Libyan PM Fayez al Sarraj demands rival warlord Khalifa Haftar's illegal militia withdraw from capital Tripoli outskirts, slams global inaction over hostilities raging in his country.

Libyan Prime Minister Fayez al Sarraj delivers a speech at the UN Human Rights Council's main annual session on February 24, 2020, in Geneva.
Libyan Prime Minister Fayez al Sarraj delivers a speech at the UN Human Rights Council's main annual session on February 24, 2020, in Geneva. (AFP)

The head of Libya's UN-recognised government slammed his rival warlord Khalifa Haftar before the UN on Monday as a "war criminal", and decried international inaction over hostilities raging on the ground, while both sides said they won't attend Wednesday's talks in Geneva. 

"The entire world has been able to see the escalation in hostilities and attacks against the capital Tripoli since April 4, 2019," Libyan Prime Minister Fayez al Sarraj, who leads the Tripoli-based Government of National Accord (GNA), told the UN Human Rights Council in Geneva.

But despite large numbers of people killed and displaced by the actions of "the war criminal Mr Haftar", Sarraj lamented: "Until today, we have not seen action by the international community."

"We have repeatedly asked that commissions of inquiry be established to investigate the violations, the forced displacements, the arbitrary detentions, the extrajudicial killings," Sarraj said.

The fighting has claimed more than 1,000 lives and displaced some 140,000, according to the United Nations.

In the latest outbreak of fighting, Haftar launched his offensive on Tripoli last April but after rapid advances, his illegal militia stalled on the outskirts of the capital.

'This is inhuman'

GNA foreign minister Mohamed Taha Syala, meanwhile, voiced particular criticism about international inaction to force an end to warlord Haftar's oil blockade, warning of the dire humanitarian consequences of cutting off the country's main source of income.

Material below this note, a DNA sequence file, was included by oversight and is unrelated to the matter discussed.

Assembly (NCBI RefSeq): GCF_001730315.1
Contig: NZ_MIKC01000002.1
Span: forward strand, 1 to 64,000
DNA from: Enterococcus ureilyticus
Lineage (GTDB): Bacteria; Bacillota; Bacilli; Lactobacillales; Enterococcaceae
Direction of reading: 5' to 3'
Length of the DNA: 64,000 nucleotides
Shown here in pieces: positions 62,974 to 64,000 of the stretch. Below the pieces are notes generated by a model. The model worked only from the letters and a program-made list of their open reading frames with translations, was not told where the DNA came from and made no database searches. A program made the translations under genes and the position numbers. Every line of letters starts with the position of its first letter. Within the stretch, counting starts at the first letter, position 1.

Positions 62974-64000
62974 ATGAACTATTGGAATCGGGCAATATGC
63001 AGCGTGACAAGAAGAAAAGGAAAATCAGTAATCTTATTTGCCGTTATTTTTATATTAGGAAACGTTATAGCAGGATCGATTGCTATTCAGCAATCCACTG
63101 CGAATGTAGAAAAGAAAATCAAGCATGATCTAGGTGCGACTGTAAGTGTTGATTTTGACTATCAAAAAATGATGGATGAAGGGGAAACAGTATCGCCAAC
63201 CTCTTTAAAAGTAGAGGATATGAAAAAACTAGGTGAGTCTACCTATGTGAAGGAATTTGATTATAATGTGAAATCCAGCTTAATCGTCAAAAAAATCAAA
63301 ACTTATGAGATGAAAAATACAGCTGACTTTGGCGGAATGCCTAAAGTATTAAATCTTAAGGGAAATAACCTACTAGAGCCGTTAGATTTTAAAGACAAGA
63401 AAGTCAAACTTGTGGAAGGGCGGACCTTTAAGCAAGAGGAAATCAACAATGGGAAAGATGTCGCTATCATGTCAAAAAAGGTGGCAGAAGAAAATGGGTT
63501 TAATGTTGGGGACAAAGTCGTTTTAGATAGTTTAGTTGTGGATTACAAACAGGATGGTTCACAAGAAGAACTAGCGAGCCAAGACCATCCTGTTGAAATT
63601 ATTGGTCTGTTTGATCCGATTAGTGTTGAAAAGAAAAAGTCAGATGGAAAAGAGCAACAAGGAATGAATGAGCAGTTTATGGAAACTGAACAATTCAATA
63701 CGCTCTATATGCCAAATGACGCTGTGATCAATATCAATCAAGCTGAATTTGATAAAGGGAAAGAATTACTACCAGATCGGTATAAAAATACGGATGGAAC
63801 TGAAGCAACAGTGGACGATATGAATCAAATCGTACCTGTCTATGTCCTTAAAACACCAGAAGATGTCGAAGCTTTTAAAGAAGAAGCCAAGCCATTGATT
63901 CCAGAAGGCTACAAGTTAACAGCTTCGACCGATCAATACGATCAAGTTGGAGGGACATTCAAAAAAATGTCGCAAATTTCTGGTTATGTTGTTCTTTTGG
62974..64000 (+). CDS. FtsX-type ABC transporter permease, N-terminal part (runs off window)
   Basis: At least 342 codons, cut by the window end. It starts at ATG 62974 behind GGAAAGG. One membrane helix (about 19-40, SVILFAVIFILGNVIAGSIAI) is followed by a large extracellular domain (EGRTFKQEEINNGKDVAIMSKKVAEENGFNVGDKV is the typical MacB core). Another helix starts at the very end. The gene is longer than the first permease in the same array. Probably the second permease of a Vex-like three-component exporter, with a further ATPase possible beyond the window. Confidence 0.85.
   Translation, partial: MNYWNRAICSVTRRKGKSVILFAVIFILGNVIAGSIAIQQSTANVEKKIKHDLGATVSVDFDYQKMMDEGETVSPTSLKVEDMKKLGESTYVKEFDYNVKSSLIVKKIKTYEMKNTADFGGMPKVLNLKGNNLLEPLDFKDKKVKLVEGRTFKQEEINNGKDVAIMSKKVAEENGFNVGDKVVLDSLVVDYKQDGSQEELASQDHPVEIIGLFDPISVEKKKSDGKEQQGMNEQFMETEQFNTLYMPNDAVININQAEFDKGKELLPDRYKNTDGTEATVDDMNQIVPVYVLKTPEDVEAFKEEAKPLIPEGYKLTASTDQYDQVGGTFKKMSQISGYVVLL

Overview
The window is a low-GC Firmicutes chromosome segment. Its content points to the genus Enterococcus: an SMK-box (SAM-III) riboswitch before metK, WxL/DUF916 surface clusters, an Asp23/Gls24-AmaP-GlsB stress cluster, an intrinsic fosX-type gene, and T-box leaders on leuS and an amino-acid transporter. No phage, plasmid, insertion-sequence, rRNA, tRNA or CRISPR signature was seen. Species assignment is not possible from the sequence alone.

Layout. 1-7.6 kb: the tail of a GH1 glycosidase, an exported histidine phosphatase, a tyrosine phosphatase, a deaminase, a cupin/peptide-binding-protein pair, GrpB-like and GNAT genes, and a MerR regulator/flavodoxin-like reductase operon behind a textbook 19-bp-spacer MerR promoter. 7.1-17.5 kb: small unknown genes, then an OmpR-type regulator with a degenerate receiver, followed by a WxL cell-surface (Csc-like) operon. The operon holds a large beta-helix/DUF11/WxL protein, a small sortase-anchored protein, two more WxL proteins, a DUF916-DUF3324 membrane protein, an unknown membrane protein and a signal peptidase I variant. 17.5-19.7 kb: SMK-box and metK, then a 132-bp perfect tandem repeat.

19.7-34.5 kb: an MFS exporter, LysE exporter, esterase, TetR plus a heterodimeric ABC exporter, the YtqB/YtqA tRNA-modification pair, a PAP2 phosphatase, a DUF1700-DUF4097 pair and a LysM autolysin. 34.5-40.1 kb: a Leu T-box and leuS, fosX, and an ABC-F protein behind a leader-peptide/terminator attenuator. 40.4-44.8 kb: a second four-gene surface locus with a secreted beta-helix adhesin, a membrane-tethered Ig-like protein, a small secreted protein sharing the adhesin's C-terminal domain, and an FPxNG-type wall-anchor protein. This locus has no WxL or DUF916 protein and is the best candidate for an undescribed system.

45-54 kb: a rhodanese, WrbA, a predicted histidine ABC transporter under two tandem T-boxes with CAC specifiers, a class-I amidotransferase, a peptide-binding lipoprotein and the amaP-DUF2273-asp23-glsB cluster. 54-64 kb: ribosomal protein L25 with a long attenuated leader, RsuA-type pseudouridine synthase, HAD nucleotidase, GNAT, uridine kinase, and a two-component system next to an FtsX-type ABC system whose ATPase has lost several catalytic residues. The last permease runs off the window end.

The international community, he said, must "instruct opening the oil fields and opening the ports to feed the Libyan people."

He told reporters in Geneva that major powers had acted quickly to force an end to a previous attempt by Haftar to blockade Libya's oil, but that today there seemed to be less interest in boosting oil supplies on the global market.

"I know they don't want the prices in the market to drop by putting in the market around one million barrels," he said, suggesting that "maybe this is behind the reason" for the international inaction.

"If it is the reason, this is inhuman," he said.

Libya rivals suspend Geneva talks

The GNA leaders' comments came as the UN announced that indirect negotiations between military leaders from Libya's warring sides had agreed on a draft ceasefire deal, which will now be discussed by the political leadership on both sides.

Those political negotiations are scheduled to kick off in Geneva on Wednesday.

But later on Monday, both sides said they will not attend the talks.

UN envoy Ghassan Salame, who was scheduled to meet with Sarraj later on Monday, has said the political discussions would go ahead despite the hostilities on the ground.

Source: AFP